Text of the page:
There are two things I dislike in this world: hospitals, and carnival (three if you put them together). The former is obviously harder to escape then, say, having to attend a carnival festival when you don’t have any nagging kids, but after an unexpected visit to a friend in hospital last year, when I happened to have my camera on me, I noticed a tendency to feel more secure and at ease by looking at my surroundings through the lens.
The reason I mention carnival is because, much after that hospital incident, I felt like challenging my hatred towards carnival and the crowds, sticky candy, and ugly colours it comes with. The only reason I wanted to do this was because I needed something fresh to photograph, and there happened to be the big Maltese carnival event that weekend. I recalled the distancing imparted by my lens a year ago in the hospital setting, and was interested to see what would happen within a different context.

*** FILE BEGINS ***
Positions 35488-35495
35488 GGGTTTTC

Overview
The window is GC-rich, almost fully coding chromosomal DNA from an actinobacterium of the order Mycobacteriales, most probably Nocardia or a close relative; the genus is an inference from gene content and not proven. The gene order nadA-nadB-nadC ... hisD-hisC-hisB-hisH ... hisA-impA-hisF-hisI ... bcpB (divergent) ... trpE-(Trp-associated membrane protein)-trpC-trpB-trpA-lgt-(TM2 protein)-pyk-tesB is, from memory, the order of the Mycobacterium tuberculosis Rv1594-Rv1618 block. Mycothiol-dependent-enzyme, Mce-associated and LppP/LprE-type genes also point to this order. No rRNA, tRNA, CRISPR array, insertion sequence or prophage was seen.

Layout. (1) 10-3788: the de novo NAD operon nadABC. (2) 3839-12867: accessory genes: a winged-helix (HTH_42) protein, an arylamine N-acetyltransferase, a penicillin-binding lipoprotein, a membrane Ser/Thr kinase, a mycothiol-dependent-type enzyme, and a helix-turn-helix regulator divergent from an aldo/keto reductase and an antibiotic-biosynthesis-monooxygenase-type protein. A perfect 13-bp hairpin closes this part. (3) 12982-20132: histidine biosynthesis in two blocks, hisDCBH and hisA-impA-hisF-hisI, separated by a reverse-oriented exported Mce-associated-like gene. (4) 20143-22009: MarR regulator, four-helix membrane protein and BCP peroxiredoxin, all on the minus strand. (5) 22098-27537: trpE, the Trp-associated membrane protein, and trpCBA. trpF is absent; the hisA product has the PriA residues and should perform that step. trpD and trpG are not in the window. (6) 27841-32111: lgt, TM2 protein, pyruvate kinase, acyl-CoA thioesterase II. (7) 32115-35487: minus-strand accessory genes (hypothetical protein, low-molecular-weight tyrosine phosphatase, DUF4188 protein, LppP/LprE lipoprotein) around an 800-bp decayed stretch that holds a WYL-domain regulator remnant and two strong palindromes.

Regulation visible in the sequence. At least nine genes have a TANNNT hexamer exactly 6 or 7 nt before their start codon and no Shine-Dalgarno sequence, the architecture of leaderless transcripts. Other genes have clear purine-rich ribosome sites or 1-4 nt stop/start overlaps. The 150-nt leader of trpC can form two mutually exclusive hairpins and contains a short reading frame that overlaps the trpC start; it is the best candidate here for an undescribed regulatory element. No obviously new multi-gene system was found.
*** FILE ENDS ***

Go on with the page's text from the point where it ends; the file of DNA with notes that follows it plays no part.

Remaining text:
Guess what? Not only did I tolerate the carnival through the lens, I actually enjoyed it! I had the option to spend most of my time viewing things selectively in between the barrier of framing, and this made the contact with my environment feel much less direct – like being placed on the usual side of the screen when watching a film, only the ‘screen’ was more like a filter before my eyes.